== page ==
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26.12.02

People Of Color Who Never Felt They Were Black

"But you are black."

That came as news to Martins, a Brazilian who, for 30 years before immigrating to the United States, looked in the mirror and saw a morena -- a woman with caramel-colored skin that is nearly equated with whiteness in Brazil and some other Latin American countries. "I didn't realize I was black until I came here," she said.

That realization has come to hundreds of thousands of dark-complexioned immigrants to the United States from Brazil, Colombia, Panama and other Latin nations with sizable populations of African descent. Although most do not identify themselves as black, they are seen that way as soon as they set foot in North America.

Their reluctance to embrace this definition has left them feeling particularly isolated -- shunned by African Americans who believe they are denying their blackness; by white Americans who profile them in stores or on highways; and by lighter-skinned Latinos whose images dominate Spanish-language television all over the world, even though a majority of Latin people have some African or Indian ancestry.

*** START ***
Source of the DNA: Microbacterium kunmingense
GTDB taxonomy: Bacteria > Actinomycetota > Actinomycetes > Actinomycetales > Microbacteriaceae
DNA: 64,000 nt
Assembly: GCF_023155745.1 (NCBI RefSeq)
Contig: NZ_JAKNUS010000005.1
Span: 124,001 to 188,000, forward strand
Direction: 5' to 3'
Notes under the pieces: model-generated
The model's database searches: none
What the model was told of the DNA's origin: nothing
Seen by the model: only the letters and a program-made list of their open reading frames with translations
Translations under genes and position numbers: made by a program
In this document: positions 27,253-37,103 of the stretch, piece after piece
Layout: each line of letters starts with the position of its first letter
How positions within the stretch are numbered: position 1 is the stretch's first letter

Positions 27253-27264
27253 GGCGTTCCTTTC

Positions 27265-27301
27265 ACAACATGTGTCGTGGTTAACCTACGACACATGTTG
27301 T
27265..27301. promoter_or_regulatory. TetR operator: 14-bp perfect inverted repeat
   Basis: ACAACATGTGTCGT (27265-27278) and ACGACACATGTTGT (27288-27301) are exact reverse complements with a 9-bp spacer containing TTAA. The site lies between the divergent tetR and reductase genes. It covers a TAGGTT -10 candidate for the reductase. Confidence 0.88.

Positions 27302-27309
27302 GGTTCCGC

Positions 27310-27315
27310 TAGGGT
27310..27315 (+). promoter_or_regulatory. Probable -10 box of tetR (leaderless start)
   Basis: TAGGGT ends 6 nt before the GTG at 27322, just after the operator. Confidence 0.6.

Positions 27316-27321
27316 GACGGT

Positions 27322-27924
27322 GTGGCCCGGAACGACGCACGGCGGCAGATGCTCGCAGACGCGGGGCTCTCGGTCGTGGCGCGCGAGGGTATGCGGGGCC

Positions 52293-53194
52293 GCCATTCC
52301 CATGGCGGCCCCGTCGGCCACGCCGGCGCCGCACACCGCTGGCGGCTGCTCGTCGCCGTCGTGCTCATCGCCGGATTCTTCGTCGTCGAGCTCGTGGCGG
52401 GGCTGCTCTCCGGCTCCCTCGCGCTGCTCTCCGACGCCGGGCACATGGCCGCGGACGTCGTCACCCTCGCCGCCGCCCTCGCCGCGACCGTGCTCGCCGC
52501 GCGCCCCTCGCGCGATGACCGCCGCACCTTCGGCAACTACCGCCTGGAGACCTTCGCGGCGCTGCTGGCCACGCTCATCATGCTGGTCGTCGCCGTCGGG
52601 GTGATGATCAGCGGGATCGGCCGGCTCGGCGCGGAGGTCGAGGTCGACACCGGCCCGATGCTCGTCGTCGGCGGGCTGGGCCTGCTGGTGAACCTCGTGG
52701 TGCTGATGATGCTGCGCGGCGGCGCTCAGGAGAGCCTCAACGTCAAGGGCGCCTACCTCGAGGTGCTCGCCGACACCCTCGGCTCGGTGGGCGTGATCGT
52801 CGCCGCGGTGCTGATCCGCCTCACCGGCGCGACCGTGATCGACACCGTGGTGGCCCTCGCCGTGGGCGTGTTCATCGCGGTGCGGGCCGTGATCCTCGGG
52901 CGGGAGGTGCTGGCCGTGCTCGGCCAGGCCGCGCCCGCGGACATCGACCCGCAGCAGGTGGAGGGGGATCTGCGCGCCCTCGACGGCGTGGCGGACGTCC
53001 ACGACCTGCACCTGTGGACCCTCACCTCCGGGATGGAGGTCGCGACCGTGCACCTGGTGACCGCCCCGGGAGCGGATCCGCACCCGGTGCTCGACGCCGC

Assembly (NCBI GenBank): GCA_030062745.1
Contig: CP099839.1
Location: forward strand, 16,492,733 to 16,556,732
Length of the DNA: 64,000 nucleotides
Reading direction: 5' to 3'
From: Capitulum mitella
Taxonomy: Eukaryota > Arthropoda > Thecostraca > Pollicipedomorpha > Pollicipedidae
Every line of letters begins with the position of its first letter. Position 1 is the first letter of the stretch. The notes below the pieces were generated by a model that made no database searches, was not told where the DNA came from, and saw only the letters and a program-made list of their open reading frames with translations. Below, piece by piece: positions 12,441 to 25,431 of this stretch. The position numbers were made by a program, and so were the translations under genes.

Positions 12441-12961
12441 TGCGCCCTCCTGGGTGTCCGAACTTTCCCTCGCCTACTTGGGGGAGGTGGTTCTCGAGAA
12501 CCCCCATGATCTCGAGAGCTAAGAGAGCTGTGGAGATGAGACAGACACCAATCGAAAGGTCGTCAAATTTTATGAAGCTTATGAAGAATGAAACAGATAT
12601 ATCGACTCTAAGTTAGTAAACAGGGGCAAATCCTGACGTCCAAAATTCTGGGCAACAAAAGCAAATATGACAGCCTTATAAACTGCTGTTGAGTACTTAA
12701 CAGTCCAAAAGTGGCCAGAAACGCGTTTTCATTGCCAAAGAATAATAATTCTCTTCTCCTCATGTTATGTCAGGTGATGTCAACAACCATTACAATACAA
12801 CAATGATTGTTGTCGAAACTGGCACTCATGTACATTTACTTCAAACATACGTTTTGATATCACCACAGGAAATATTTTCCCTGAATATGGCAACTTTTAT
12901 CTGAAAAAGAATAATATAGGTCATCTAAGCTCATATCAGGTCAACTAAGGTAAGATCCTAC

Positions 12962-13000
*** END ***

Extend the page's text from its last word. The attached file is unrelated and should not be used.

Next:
This is a good example of what makes me skeptical about affirmative action. How can a simple entry under "race" really capture the differences in life experience that affirmative action is meant to address. A person's racial identity is a combination of their self-identification and their identification by others. Those two things are influenced by a host of factors -- physical appearance, geneology, family and social environment, home region, class, gender, interests, personal style, etc. What basis is the definitive one on which we assign a person to a race? In part that depends on the rationale for affirmative action -- if we're looking for cultural diversity, self-identification is a better measure, but if we're rectifying racial injustices some external criterion like skin color will more accurately reflect the basis on which those injustices have been imposed.

It's possible that cases like the ones in the Post article are fringe cases, and that the construction of race in this country has homogenized the experience of each race to a workable degree. Social policies have to make a simplification of society to be effective -- for example, the atomistic and voluntaristic model of the individual has proven quite successful in promoting beneficial social arrangements such as freedom of speech, even though it's far from an accurate portrayal of how humans work. So maybe racial categorizations for the purpose of affirmative action would be effective in promoting racial equality in a way that makes up for the crudeness of the standard in borderline cases. But I have a suspicion that race's social manifestations may turn out to be much like its genetic ones -- there's more variability within the group than between groups.

I'd also like to make a note of the fact that it amuses me that Cuba's white supremacists call themselves the "Ku Klux Klan Kubano."

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